Your safety is our number one priority, and we do our best to protect students from harm. Residence Halls have self-locking doors, peepholes, smoke detectors, front desk attendants, and layers of student and UCSB professional on-call staff who are available for after-hours assistance. In addition, Santa Catalina Residence Hall as a UCPD/CSO satellite office. All students are automatically signed up for UCSB Alert, a system that sends messages during an emergency to phones, emails, and the digital signage located throughout our communities. Our communities are patrolled by the Community Service Organization (CSO) in cooperation with the UCSB Police Department. We are committed to maintaining high standards for safety and security in and around the residence halls. Individuals who jeopardize the safety and security of others by violating any of the safety regulations, by not following security procedures, or by creating a safety, security, or sanitation hazard within the halls will be subject to disciplinary action from both University and civil authorities.
Safety & Security
- Every student must take responsibility for keeping the halls securely locked, protecting keys from loss, and reporting strangers in the halls to an RD, ARD, or RA immediately.
- Keep the door and windows of your room secure at night and when you’re not there.
- Screens must remain on windows at all times.
- Building doors:
- must not be propped open
- are checked by the Community Service Organization
- are locked by 11pm (each resident has an exterior door key)
- Report any safety-related problems and maintenance concerns immediately to a hall staff member. A message can be left for the staff at the Front Desk during desk operation hours, or after hours by calling your Front Desk.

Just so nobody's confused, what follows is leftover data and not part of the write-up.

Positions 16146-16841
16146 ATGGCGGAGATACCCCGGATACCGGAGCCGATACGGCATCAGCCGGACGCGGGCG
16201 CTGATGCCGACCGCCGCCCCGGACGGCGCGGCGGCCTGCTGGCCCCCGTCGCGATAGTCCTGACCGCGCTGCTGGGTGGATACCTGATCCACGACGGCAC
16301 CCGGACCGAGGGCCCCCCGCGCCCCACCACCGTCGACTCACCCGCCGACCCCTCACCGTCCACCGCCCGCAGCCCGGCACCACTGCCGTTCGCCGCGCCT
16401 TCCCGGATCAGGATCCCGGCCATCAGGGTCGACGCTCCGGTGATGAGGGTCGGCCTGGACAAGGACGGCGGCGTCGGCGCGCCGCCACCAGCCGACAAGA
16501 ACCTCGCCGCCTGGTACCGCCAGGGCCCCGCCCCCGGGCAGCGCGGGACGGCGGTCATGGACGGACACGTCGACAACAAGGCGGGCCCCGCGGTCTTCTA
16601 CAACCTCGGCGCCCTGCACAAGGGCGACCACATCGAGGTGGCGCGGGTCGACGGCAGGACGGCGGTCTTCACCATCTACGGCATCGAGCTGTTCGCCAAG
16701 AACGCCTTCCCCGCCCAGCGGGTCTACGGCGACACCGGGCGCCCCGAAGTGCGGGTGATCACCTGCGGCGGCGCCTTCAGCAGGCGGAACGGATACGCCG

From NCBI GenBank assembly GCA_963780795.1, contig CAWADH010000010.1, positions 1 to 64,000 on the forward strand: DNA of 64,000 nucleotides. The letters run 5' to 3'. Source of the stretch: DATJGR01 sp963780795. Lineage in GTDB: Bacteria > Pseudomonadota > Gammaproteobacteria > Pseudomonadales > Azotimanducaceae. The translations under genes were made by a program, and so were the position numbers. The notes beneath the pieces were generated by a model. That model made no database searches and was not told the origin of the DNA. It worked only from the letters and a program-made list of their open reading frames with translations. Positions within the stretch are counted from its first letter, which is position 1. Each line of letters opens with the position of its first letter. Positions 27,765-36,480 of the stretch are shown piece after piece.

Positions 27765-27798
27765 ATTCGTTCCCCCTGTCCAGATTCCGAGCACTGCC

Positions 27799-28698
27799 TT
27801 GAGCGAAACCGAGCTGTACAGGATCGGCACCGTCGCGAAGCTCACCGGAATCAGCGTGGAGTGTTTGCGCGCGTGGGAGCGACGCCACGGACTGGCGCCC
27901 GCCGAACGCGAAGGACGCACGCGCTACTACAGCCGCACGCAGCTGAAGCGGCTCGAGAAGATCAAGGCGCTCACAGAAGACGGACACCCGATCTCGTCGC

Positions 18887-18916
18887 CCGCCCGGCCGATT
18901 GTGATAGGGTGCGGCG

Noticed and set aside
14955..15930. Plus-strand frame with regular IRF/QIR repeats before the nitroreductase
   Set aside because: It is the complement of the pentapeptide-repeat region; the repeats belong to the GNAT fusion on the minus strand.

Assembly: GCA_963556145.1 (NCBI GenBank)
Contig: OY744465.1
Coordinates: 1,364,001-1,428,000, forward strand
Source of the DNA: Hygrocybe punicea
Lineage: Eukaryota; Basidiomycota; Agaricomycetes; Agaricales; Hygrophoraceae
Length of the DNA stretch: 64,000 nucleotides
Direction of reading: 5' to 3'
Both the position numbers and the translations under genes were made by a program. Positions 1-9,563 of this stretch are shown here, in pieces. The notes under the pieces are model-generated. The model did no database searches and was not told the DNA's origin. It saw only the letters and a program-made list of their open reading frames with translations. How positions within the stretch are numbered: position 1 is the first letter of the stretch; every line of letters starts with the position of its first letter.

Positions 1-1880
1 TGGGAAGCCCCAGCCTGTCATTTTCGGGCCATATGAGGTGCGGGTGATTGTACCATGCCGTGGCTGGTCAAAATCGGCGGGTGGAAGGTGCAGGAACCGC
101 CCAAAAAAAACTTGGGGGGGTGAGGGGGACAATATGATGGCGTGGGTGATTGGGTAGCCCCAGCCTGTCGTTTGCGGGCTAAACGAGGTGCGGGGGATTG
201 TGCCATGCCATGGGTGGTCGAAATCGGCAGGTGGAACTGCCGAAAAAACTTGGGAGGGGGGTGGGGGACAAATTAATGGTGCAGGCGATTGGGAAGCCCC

- Students are responsible for ordering a change of the lock in order to maintain security for yourself, for your room’s possessions, and for your community’s security.
- We encourage all residents to take safety precautions when traveling across campus at night.
- Whether out jogging, walking to and from the library, or going to Isla Vista for a late night snack, students should travel in groups of two or more. (See CSO section for escort program).
- UCSB students must get their bikes registered by the Community Service Organization (CSOs are available to register bikes during Registration Week at Storke Plaza and in areas around the halls).
- To protect your bike from theft purchase a good lock and attach it securely to a bike rack.
- Travel at a reasonable speed on campus and use a bike light at night.
- Use hand signals when making turns.
- Riding in the halls is prohibited.
- Bicycles not parked in designated areas will be impounded
Community Service Organization (CSO)
- Consists of a group of 80 students who work with the Police Department in serving the campus community.
- Officers can be identified by their shirts and the radios that keep them in direct contact with the police.
- The CSO provides an escort service both on campus and in Isla Vista. To request an escort, pick up any red emergency phone on campus or call 893-2000.
- Before an earthquake prepare an emergency disaster kit:
- portable radio
- canned food/water
- first aid kit
- extra clothes/jacket
- If you are inside a building during an earthquake, stay inside
- Sit or crouch against an interior hallway wall or take cover under a desk or table.
- Stay away from all glass areas such as windows and mirrors.
- Do not attempt to restrain falling objects unless your life is endangered by them.
- Leave the building when the shaking stops and remain outside.
- Do not stand under overhangs on the outside of buildings. Move into the designated open evacuation site, away from all structures, and stay away from power lines.
- Follow the instructions given by staff.
- If you are outdoors, remain there.
- Provide first aid where necessary
- Seek help by sending an able-bodied person to the nearest emergency station
- Avoid using the telephone to keep the lines open for emergency use
- The fire alarm system consists of smoke detectors, heat detectors, pull stations and a fire sprinkler system. Activation of the above will:
- Sound all fire alarm bells in the building
- Notify the campus dispatcher (911 or 893-3446)
- alert the fire department, a paramedic unit, and police department
Fire in the Building
- Upon discovery of a fire, make sure that everyone is out of the room.
- Leave the room and close the door behind you.